Prepare to be impressed. This week's finds have been some of my very favorites so far. So many people are inspiring me in the journey of launching two domains this summer, and I am grateful for every pearl of wisdom I am coming across.
- I am starting with Would You Rather? Math once more. The concept is beyond awesome-- photographs are uploaded with a "Would you rather receive ___ or ___?" type format. Students then defend their responses using mathematical reasoning.
- Bailey and Derek's Daddy is an inspirational weblog that was started by an administrator. I am BEYOND impressed how he has showcased phenomenal movie clips on his weblog as well (like I did last week in another post).
- Ninja Reflections on Education was started by Todd Nesloney. When you enter the weblog, you eventually come across a post about eleven individuals who have inspired him on Twitter. Beyond that, he talked about his Classroom Champions experience, which is inspirational in my eyes on a personal level because my dad is an amputee. He seems like an all-around great teacher, and I cannot wait to delve more into what he has written.
- Then I must showcase Rachelle Smith's weblog- For Blogness Sake. Rachelle is a teacher who has all kinds of social media accounts and a Teachers Pay Teachers store as well. She also has a collaborative weblog called What the Teacher Wants with her friend Natalie Crockett. Now going back to the first link... it has been about her exquisite weight loss journey over the course of the past two years. She just reached the 100-pound mark from not "dieting", but eating as clean as possible and being... awesome. I really enjoyed perusing this blog.
- Teaching Math by Hart (Kim) showcases middle grades math. She incorporates tons of real-world connections, which is something I have been working diligently on with science lately.
- I must showcase Tracee Orman's Teachers Pay Teachers store! She is the creator of the beautiful Hunger Games units, one of the most sought-out products on the site. Her science graphic organizers and poetry unit are also phenomenal. She is one of the best. I would say her resources are ideal for grades 5 and up (and perfect for 5th-8th gifted students).
- Richard Byrne's Free Tech for Teachers may... blow your mind. I have been perusing technology weblogs a lot lately (and I will admit, quite obsessively), and he features some perfect simulation/game websites as well as gadgets. One of his best posts lately was about a rocket simulator. (I feel very inclined to download that program now...)
- MIT Student Weblogs... INCREDIBLE. I have a few students who desire to attend this college someday. They are enthusiastic and passionate-- and this year, I will admit I've looked into the college's online resources and general contributions quite a bit. Their students have designed tech tools like the Makey Makey and 3D pen-- and made videos that have been informational for my class to watch in science. MIT, in my opinion, has one of the greatest college presences on the Internet-- and I am beyond impressed by what their students are posting (as well as accomplishing).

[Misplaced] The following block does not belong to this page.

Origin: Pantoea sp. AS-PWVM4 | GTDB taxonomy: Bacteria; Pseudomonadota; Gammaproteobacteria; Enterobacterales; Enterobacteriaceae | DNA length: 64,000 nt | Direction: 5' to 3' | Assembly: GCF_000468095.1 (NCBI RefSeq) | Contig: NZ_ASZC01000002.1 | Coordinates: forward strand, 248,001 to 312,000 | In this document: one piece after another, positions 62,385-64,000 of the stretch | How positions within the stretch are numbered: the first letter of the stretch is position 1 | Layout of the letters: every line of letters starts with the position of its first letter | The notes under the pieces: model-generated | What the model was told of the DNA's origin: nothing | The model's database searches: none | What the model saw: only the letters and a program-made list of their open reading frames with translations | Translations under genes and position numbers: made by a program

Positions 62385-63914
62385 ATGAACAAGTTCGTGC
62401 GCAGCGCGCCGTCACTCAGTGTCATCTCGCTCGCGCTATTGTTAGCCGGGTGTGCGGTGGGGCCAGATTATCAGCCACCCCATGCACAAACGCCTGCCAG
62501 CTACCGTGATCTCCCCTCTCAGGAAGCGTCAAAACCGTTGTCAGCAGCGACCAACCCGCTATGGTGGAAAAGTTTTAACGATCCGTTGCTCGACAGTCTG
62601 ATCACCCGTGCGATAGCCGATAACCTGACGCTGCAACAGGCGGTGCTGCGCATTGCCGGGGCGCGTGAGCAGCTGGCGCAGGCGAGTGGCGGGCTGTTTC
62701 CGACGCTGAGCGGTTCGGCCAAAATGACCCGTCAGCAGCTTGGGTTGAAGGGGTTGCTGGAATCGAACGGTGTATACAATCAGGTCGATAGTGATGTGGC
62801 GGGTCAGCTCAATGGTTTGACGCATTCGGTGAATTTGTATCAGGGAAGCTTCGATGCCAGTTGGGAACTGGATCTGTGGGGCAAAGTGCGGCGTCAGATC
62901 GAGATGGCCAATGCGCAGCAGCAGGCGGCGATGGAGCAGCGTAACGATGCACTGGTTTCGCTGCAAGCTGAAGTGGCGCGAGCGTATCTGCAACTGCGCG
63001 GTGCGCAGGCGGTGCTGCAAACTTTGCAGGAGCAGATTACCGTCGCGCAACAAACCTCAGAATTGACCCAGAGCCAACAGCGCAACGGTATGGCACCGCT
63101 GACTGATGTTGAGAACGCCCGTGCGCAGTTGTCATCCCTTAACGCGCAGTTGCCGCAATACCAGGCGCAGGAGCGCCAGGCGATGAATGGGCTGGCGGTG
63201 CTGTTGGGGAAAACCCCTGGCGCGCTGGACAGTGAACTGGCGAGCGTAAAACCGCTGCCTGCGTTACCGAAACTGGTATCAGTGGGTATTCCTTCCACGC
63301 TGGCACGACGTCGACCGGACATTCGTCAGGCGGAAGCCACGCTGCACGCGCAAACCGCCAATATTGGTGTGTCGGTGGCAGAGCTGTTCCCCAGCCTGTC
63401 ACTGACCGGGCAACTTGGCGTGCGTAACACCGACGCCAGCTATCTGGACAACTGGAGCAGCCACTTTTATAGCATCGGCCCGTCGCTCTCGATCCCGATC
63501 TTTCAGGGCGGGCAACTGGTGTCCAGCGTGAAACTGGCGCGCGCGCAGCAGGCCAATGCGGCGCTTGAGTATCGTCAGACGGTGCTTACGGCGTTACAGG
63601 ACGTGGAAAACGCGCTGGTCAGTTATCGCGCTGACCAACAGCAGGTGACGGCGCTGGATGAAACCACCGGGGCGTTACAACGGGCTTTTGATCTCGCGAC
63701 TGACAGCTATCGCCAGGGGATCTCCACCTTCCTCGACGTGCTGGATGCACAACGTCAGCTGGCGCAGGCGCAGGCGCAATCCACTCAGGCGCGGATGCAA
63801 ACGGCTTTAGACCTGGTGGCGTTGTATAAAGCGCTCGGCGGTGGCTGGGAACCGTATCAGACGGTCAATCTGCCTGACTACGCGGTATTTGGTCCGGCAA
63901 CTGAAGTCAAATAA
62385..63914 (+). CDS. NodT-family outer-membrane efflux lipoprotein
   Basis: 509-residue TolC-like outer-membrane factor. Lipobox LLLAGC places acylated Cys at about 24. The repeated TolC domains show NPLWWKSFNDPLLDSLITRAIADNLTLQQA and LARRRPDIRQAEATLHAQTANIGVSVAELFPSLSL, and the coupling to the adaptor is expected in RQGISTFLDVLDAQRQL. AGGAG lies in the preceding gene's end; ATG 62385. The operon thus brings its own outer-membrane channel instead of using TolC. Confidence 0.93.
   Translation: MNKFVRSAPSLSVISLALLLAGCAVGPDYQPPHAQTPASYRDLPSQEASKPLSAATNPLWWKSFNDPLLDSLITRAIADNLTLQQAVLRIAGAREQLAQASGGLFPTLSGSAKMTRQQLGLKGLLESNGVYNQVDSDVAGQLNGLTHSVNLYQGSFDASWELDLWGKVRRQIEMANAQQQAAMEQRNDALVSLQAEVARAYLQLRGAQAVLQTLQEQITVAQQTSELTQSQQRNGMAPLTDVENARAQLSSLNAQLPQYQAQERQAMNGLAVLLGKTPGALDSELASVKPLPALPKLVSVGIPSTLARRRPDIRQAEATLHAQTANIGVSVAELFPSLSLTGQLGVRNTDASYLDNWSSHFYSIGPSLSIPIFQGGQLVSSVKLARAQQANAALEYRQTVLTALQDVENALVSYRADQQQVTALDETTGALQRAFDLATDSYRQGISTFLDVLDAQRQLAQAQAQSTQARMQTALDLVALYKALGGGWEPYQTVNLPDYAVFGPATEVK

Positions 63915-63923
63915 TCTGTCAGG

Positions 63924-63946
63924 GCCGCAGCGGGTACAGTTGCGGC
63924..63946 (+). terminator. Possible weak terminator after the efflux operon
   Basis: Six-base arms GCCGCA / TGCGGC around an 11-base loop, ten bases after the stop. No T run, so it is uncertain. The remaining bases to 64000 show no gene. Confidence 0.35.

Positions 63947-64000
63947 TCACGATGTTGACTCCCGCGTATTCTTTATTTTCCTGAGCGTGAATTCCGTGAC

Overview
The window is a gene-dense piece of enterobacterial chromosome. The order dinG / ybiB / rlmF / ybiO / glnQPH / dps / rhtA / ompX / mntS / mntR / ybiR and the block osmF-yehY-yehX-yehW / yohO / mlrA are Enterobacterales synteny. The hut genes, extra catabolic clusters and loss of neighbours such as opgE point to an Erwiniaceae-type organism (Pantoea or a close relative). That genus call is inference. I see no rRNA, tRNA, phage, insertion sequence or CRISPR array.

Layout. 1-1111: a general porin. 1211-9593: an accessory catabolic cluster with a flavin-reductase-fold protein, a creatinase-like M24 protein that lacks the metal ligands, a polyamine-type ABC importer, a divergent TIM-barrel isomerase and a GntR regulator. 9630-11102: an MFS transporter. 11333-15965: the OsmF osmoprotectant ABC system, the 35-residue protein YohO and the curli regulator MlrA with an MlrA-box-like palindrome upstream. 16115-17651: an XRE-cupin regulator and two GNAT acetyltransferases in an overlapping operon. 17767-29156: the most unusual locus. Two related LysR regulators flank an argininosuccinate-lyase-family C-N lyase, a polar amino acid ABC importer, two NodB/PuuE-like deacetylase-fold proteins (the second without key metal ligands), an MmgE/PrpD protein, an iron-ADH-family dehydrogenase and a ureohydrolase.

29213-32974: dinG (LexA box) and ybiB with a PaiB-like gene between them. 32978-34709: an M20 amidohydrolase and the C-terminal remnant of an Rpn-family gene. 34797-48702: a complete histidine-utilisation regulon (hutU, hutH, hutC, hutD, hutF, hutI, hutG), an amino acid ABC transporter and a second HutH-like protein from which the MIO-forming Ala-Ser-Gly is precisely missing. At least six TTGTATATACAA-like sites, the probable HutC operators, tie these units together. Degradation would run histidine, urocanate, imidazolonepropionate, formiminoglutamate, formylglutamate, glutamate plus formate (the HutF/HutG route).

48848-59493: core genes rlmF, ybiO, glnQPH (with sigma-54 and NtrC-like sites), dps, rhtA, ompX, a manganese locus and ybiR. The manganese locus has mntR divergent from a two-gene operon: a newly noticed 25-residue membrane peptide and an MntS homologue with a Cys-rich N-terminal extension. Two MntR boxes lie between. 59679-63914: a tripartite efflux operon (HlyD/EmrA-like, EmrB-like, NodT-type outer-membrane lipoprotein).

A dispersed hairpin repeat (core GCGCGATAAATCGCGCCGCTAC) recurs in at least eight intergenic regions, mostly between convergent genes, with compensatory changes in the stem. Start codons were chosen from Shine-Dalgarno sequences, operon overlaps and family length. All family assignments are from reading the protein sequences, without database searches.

- TED Blog's post about the Makey Makey deserves merit on its own. If you have never seen what a Makey Makey actually does... now... you will most likely be mind-blown!
- Corbett Harrison is a man I admire very much. We have communicated before, too, which is awesome. He maintains Writingfix.com, and if you've never visited that website, you simply need to. Just innovative, unique, and cross-curricular ideas all around. I also loved reading about what inspired him to become a writer-- an amazing fifth grade teacher of his, especially.
- The Maker Mom, Kim Moldofsky, is into the latest and greatest technology-- and I was intrigued when I watched this video of her-- https://www.youtube.com/watch?v=LaGhCVd1RQw
- Allendale Columbia Mastodon Matrix Experiment is one of the coolest (student-driven) weblogs I have seen in a while. It was started by sixth graders-- and takes readers on an intriguing journey involving history, science, math, and so much more. There are tons of pictures from their class adventures while working on the unit-- and it's just very interesting! I have already begun pondering how I can incorporate a similar concept in my classroom.
- Inspired Class is an immensely visual, beautiful weblog. There are religious education connections as well. This is maintained by a sixth grade educator, though there is much more that elementary teachers can implement as well.
- Vocab Gal: Vocabulary Resources for the Classroom is a gorgeous blog from Sarah Ressler Wright. It is Sadlier-Oxford oriented, which I love because our gifted students utilize their resources. I love how she presents tons of materials on the blog-- and the visual is quite appealing as well. A+ for the this erudite word enthusiast.
- Twitter Accounts-- @isteconnects, @JeffCharbonneau (National Teacher of the Year), @GlynnEd, @ShiftParadigm, @rantoine2 (she is an academic coach in the next school district), @TXParentingPG (Stacia Taylor), @SimplySuzy, @MLMRobertson, @dayankee, @Kindercrazies, @MPOWERINGedu, @JenniferFox13, @amandacdykes, @MrMusselman, and @kellygrillo.
- And if you want, I am @love4thgrade. (I taught fourth grade for nine years; I am not changing that name now that I've only been in fifth for one year. Nerd Moment: 9:1 ratio. Not too convincing!)
Note-- Here are the other educators I have showcased so far at this weblog! More coming soon!